United States District Court, D. New Mexico
Attorney for Plaintiff: Michael E. Mozes
Attorney for Defendants: Jennifer G. Anderson
MEMORANDUM OPINION AND ORDER
VÁZQUEZ UNITED STATES DISTRICT JUDGE.
MATTER is before the Court on Defendants' Motion to
Compel Arbitration and Stay Judicial Proceedings [Doc. 5].
The Court, having considered the motion, briefs, and relevant
law, and being otherwise fully informed, finds that the
Motion is well-taken and will be granted.
March 12, 2016, Plaintiff signed an offer letter accepting a
position with Defendant Comcast. Doc. 5-1 at 8-10. The letter
explained that “Comcast has a dispute resolution
program for its employees, known as Comcast Solutions, which
provides a three-step process (facilitation, mediation, and
binding arbitration) for resolving a variety of workplace
legal issues should there be any that arise between
[Plaintiff] and the Company during or after [Plaintiff's]
employment.” Id. at 9. The letter further
explained that “[b]y accepting this offer of employment
with the Company and signing below, [Plaintiff] acknowledges
that [she] understand[s] the terms of the Comcast Solutions
program and also acknowledge[s] that both [she] and the
Company agree to participate in and be bound by the terms of
the Comcast Solutions program.” Id.
October 22, 2018, Plaintiff filed a complaint against
Defendants alleging violations of the Family and Medical
Leave Act, Americans with Disabilities Amendments Act, Age
Discrimination in Employment Act, New Mexico Human Rights
Act, Breach of Implied Contract of Employment, Civil
Conspiracy, and Breach of the Implied Covenant of Good Faith
and Fair Dealing. Doc. 1. On February 7, 2019, Defendants
filed the subject motion requesting that the Court compel
Plaintiff to arbitrate her claims, award Defendants
attorneys' fees and expenses incurred in bringing the
motion, and stay the case pending resolution of the motion.
in her Response, states that “[she] has no argument
that pursuant to the arbitration procedures set forth by
[Defendants], the specific agreement to arbitrate in this
matter would be subject to the Federal Arbitration Act”
and that “[she] does not even oppose [Defendants']
argument that [her] claims would be otherwise arbitrable in
different factual circumstances.” Doc. 10 at 4-5.
Plaintiff argues instead that “[Defendants] waived
adherence to and reliance upon mandatory arbitration through
its prior conduct in this matter.” Id. at 1.
The only issues in contention, therefore, are whether
Defendants waived their right to arbitration, whether
awarding Defendants attorneys' fees and expenses is
warranted, and whether a stay is appropriate.
Defendants did not Waive their Right to Arbitration.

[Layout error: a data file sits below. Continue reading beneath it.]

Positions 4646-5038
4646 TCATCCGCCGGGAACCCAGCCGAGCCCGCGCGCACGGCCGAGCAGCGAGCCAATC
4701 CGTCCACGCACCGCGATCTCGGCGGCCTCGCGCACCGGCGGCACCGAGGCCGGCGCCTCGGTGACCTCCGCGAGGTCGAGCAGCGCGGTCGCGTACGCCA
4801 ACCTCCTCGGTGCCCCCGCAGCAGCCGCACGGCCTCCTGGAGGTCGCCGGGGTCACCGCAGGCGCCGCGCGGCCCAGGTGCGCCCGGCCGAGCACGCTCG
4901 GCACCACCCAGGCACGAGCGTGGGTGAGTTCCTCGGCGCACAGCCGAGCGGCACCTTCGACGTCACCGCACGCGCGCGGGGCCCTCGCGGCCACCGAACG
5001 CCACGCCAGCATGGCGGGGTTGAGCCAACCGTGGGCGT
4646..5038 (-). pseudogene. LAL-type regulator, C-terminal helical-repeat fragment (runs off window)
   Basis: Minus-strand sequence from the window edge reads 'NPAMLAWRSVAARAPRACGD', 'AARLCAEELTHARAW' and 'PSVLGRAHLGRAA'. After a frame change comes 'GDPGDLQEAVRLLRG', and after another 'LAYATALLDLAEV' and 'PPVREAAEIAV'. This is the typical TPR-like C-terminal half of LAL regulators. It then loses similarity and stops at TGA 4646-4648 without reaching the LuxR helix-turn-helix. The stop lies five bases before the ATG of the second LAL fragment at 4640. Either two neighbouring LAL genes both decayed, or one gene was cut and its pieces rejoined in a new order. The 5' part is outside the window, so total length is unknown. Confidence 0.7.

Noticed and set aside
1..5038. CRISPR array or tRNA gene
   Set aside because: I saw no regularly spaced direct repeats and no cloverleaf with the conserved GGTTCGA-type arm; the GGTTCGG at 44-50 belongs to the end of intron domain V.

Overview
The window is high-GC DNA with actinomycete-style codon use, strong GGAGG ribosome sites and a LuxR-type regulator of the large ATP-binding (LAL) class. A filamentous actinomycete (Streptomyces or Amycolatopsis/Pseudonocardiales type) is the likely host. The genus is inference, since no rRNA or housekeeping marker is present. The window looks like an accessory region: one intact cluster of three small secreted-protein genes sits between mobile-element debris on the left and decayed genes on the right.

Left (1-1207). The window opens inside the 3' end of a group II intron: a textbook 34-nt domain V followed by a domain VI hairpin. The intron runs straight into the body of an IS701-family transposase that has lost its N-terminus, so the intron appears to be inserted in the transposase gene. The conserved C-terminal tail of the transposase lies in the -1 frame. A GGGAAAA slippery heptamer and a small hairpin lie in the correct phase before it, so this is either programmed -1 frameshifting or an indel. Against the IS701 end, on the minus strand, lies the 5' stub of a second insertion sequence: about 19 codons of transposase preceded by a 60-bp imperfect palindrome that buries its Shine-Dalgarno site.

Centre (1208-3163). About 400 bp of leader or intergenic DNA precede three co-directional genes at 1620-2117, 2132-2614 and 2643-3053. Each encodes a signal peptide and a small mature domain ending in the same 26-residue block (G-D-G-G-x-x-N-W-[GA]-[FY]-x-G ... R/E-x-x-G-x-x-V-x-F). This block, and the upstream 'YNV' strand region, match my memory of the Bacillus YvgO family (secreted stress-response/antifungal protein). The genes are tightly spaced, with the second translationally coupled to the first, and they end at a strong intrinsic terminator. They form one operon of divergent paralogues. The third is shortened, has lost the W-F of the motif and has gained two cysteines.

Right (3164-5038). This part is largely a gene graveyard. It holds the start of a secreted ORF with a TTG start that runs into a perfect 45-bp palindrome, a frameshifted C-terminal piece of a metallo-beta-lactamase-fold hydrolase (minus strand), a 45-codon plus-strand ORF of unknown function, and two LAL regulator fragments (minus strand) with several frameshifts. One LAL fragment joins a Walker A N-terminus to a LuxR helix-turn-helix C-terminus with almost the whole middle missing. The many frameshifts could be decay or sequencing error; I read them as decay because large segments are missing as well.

Federal Arbitration Act provides that arbitration provisions
“are valid, irrevocable, and enforceable, save upon
such grounds as exist at law or in equity for the revocation
of any contract.” 9 U.S.C. § 2. “[A]ny
doubts concerning the scope of arbitrable issues should be
resolved in favor of arbitration, whether the problem at hand
is the construction of the contract language itself or an
allegation of waiver, delay, or a like defense to
arbitrability.” BOSC, Inc. v. Bd. of Cty.
Comm'rs of Cty. of Bernalillo, 853 F.3d
1165, 1170 (10th Cir. 2017) (quoting Moses H. Cone
Mem'l Hosp. v. Mercury Constr. Corp., 460 U.S. 1,
Tenth Circuit has explained that there is “no set rule
as to what constitutes a waiver or abandonment of the
arbitration agreement; the question depends upon the facts of
each case.” Id. (quoting Reid Burton
Constr., Inc. v. Carpenters Dist. Council of S. Colo.,
614 F.2d 698, 702 (10th Cir. 1980)). Several factors,
however, are useful in analyzing waiver:
(1) whether the party's actions are inconsistent with the
right to arbitrate; (2) whether “the litigation
machinery has been substantially invoked” and the
parties “were well into preparation of a lawsuit”
before the party notified the opposing party of an intent to
arbitrate; (3) whether a party either requested arbitration
enforcement close to the trial date or delayed for a long
period before seeking a stay; (4) whether a defendant seeking
arbitration filed a counterclaim without asking for a stay of
the proceedings; (5) “whether important intervening
steps [e.g., taking advantage of judicial discovery
procedures not available in arbitration] had taken
place”; and (6) whether the delay “affected,
misled, or prejudiced” the opposing party.
Id. (quoting Peterson v. Shearson/Amex,
Inc., 849 F.2d 464, 467-68 (10th Cir. 1988)) (brackets
in original). These factors are not to be applied
mechanically but rather “reflect principles that should
guide courts in determining whether it is appropriate to deem
that a party has waived its right to demand
arbitration.” Id. (quoting Hill v. Ricoh
Am. Corp., 603 F.3d 766, 773 (10th Cir. 2010)). “A
party asserting a waiver of arbitration has a heavy burden of
proof.” Peterson, ...